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Library says it may have distributed counterfeit solar eclipse glasses

The New Jersey library apologized "profusely" in a Facebook post after suspecting the glasses were from a counterfeit manufacturer.
Library says it may have distributed counterfeit solar eclipse glasses
Posted at 7:31 PM, Apr 11, 2024

A New Jersey library may have given out counterfeit solar eclipse glasses ahead of Monday's celestial event.

Moorestown Library shared the warning in a Facebook post that day just before noon E.T., which was about three hours before totality began over the neighboring state of New York.

In the post, the library said it had purchased the glasses from Walmart's website, and "though they are labeled as having been manufactured by Medical King, they may be counterfeit."

"We advise against using these and apologize profusely for the error," the post continued.

Viewing the solar eclipse without proper glasses could put a person at risk for solar retinopathy. This untreatable consequence of looking at the sun occurs when the retina is burned, creating a hole in your vision. 

The library urged anyone who used a form of solar eclipse glasses to test them using instructions from CNET, which lists steps like ensuring the ISO standard is a correct level and checking for the product's inclusion on the American Astronomical Society's list of reputable vendors.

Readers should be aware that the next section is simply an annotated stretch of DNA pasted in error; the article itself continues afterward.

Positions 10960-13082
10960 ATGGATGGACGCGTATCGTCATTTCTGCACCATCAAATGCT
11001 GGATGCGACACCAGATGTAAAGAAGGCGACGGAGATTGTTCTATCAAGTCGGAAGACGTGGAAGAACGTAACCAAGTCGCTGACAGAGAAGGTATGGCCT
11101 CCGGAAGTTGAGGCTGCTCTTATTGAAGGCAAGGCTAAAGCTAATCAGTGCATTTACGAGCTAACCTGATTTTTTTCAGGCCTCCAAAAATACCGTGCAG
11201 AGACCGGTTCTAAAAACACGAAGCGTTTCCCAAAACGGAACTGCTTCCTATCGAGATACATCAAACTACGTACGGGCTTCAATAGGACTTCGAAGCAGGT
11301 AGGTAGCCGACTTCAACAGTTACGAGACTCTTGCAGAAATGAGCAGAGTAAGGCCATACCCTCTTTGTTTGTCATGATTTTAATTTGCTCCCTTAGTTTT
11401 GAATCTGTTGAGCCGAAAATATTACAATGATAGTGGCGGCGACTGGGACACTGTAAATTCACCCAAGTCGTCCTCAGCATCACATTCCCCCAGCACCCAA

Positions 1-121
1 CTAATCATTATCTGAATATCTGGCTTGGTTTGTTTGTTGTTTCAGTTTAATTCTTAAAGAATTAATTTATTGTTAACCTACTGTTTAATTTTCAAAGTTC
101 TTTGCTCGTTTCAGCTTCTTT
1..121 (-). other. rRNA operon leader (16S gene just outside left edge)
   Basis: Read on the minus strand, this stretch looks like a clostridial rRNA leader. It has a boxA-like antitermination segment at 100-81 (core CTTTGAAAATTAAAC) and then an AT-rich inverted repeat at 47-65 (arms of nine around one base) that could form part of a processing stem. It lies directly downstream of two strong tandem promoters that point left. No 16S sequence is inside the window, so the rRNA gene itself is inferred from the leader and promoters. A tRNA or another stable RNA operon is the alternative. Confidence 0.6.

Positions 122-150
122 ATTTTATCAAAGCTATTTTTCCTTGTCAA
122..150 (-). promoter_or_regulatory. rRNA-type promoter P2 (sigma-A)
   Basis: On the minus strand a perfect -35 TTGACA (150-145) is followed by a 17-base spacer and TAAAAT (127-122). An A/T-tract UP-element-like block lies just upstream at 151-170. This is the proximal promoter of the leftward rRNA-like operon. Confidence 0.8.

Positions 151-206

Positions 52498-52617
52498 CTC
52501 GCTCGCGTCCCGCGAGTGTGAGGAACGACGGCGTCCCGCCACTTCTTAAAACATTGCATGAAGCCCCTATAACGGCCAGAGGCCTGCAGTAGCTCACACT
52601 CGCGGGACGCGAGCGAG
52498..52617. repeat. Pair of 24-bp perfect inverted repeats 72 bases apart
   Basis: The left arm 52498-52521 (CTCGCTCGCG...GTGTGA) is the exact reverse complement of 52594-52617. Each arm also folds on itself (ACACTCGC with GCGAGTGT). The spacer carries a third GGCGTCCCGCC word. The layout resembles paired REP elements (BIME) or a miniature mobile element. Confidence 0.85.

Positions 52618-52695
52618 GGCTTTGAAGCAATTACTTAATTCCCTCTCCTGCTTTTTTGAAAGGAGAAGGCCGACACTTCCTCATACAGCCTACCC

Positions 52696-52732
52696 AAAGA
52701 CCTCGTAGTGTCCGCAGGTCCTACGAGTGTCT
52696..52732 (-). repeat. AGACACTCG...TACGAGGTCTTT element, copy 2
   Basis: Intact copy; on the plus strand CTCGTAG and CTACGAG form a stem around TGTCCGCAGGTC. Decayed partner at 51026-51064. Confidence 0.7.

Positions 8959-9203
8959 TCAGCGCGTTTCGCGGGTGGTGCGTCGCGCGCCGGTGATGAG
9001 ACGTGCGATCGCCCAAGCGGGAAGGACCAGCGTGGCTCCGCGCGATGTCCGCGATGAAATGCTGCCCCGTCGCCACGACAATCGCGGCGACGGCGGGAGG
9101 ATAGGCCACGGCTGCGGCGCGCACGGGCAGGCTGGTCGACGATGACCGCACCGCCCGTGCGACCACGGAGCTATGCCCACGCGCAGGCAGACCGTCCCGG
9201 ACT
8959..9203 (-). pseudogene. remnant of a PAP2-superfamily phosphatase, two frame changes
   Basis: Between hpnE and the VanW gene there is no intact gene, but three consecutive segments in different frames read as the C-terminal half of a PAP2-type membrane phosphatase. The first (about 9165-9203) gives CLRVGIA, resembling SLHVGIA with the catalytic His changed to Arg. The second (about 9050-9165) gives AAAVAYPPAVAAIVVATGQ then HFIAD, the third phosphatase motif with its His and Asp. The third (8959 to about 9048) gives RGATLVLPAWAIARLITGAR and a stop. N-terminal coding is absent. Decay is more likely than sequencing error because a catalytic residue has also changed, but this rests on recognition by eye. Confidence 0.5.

The AAS's list on its website does include Walmart as an authorized retailer, but it states that "some (not all)" sell ISO-compliant eclipse glasses in stores though "not necessarily on their websites," as some chains use different suppliers for different selling channels.

SEE MORE: 30% unaware solar eclipses can cause eye damage, survey finds

In this case, Moorestown Library said in a comment that it suspects the glasses it distributed came from a "counterfeit manufacturer" and told one person who said they tested the glasses to an "okay" result that they "cannot be certain of their effectiveness."

The "counterfeit manufacturer" would be Medical King, which the AAS also lists as an authorized importer and dealer of solar eclipse glasses. It gives a link to Medical King's website that also states its product adheres to the AAS's safety protocols.

The glasses have a 3-of-5-star rating on the manufacturer's website, with many saying they were too dark to see the eclipse. Another said the glasses worked fine, but when compared to others the customer had to see the eclipse, the product "hurt eyes a little bit whereas the other ones did not affect vision afterward at all. Not sure what this means for if they're actually good or not."

In the end, whenever that next total solar eclipse comes to the U.S. (you've got 20 years, according to NASA), it probably wouldn't be a bad idea to test your glasses before staring into the sun.

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